Rashard Smith was a rare commodity in the Tom O'Brien era: an explosively athletic recruit. His promise was evident from his very first game, a nationally televised season opener against South Carolina that saw Smith take a punt back 31 yards. He was tackled by the helmet in what appeared to be a blatant facemask penalty, but the call was missed on the field, costing the Pack an invaluable 15 yards in a game where yards were nearly impossible to come by. The Cocks held on to win, 7-3, and Pack fans were left to wonder what might have been had the yellow hanky flown.
Smith, then a true freshman, moved into the starting lineup at cornerback just one week later, but an ankle injury followed by a season-ending knee injury have left Pack fans wondering what he might have been had injuries not derailed his progress. He took a redshirt in 2010 to give his knee time to heal completely, then bounced from defense to offense to defense again in 2011, often playing both corner and receiver in the same game but never solidifying a role. He appeared in all 13 games on defense but started just three. He had just one reception for six yards.
Moved to receiver fulltime a year ago, Smith showed glimpses of the explosive player he appeared he would be as a true freshman. Five of his 18 grabs were good for touchdowns, and he had a 73-yard punt return for a score. But despite O'Brien's frequent mentions of needing to get the ball in his hands more, Smith was never more than the team's fourth option behind fellow receivers Tobais Palmer, Quintin Payton, and Bryan Underwood.
One game does not a trend make, but new coach Dave Doeren and offensive coordinator Matt Canada appear to have elevated Smith to focal point of the new pistol offense. The redshirt senior tallied 158 all-purpose yards in the season-opening 40-14 win over Louisiana Tech, grabbing five passes for 82 yards, rushing three times for 28 yards, and adding 48 yards in the return game.
With the loss of dual-threat quarterback Brandon Mitchell for at least a month, Smith's role in the offense is likely to increase. Doeren wants a quarterback who can run the ball. Even if the defense knows the QB is a run-only threat, having the QB run it rather than hand it off and peel out of the play gives the offense an extra blocker. Smith, who tallied 30 interceptions as a prep DB but also played QB, will probably see time in the wildcat Saturday, adding to a stable of backs that provided something against Louisiana Tech that the Pack never had last season: balance.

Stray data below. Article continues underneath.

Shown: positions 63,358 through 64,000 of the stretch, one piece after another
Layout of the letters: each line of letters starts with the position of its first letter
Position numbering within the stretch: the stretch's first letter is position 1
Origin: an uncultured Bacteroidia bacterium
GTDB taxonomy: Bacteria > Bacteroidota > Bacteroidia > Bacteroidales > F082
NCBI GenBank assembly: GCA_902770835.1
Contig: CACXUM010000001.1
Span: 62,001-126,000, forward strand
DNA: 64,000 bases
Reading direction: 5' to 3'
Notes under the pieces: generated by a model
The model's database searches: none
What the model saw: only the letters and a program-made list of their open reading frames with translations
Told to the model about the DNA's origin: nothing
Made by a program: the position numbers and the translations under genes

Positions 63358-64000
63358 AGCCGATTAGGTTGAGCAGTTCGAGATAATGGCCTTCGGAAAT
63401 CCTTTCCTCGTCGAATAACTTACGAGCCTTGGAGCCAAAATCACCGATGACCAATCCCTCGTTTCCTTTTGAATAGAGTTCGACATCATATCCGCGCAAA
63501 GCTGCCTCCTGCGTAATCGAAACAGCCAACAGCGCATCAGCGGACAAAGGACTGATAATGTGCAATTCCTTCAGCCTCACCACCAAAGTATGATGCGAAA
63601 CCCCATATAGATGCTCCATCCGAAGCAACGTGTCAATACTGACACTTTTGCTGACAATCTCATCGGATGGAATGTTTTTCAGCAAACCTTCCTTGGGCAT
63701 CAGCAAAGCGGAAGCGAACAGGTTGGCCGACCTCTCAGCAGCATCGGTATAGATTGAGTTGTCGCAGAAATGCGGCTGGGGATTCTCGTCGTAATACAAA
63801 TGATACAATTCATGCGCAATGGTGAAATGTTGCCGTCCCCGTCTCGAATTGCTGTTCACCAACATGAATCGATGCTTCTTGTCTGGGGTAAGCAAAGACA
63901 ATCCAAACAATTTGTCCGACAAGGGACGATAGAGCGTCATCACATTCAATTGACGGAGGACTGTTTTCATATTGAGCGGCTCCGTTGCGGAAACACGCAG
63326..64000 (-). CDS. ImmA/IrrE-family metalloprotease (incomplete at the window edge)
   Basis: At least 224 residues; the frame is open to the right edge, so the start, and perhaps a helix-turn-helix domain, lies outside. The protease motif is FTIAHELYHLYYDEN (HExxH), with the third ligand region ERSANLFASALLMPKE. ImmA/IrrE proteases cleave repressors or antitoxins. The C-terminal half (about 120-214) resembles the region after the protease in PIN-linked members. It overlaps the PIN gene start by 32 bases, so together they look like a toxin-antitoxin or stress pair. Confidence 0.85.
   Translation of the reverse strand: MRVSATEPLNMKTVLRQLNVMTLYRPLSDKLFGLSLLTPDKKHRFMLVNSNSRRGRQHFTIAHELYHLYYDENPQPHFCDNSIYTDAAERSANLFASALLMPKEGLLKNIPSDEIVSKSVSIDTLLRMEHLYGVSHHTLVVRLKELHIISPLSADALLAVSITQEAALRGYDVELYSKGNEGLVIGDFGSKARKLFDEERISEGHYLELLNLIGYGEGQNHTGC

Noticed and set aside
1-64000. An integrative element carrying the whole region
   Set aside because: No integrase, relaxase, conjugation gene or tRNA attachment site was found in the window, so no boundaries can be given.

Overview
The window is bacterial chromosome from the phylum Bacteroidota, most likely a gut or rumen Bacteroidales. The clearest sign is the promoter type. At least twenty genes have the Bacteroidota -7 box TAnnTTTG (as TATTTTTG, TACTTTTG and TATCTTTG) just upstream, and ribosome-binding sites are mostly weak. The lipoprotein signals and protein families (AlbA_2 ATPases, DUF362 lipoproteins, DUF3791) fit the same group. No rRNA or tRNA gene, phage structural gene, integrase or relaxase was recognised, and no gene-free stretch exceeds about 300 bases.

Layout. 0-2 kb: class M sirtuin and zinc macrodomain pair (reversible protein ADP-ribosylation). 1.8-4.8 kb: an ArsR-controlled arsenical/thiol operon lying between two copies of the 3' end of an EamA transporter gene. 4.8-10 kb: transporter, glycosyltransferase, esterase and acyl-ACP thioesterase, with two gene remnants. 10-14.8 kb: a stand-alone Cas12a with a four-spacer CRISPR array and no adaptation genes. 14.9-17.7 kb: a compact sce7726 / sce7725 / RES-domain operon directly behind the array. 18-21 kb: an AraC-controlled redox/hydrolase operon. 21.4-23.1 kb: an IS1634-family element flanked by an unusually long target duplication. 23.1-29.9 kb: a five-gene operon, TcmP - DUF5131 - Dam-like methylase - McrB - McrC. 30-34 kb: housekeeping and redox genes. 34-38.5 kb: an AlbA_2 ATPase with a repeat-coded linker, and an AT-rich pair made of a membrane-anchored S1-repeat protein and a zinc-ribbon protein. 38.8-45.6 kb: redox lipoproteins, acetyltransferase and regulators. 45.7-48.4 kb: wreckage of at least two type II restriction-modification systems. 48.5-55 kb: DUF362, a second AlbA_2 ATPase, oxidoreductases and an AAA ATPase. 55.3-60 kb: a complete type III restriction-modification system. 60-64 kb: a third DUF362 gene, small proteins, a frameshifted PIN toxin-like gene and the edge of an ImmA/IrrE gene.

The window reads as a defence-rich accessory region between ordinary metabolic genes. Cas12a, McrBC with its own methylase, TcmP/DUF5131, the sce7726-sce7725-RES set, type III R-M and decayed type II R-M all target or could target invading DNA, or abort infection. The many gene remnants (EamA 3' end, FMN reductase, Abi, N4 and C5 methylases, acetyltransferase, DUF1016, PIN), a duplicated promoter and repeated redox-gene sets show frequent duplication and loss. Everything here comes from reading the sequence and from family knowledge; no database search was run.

The Pack rushed for four scores against the Bulldogs. The team managed just 12 rushing touchdowns all of last season, or less than one per game. The Pack's 237 yards rushing were well more than double their average from a year ago, and the 4.2 yards per carry average against La. Tech would have been the team's second best average against an FBS opponent last year (4.9 vs. Miami). Forty four percent of the team's total offense came on the ground in the opener; last year just 26% of the team's total yardage was churned out in the ground game.
Though Doeren insists backup QB Pete Thomas can run the ball passably well, he understandably does not want to expose another signal caller to injury. When the Pack brass wants a QB run, Bryant Shirreffs will likely take some direct snaps, but expect Smith to get touches that way too. He will remain a dangerous target in the passing game as well, and he might have his biggest impact yet in special teams. Richmond kicker Peter Yoder had seven attempts last week and failed to register even one touchback. Smith will likely receive passes, punts, snaps, handoffs, and kickoffs Saturday, and whether or not he takes one to the house, he appears to have finally taken the spotlight.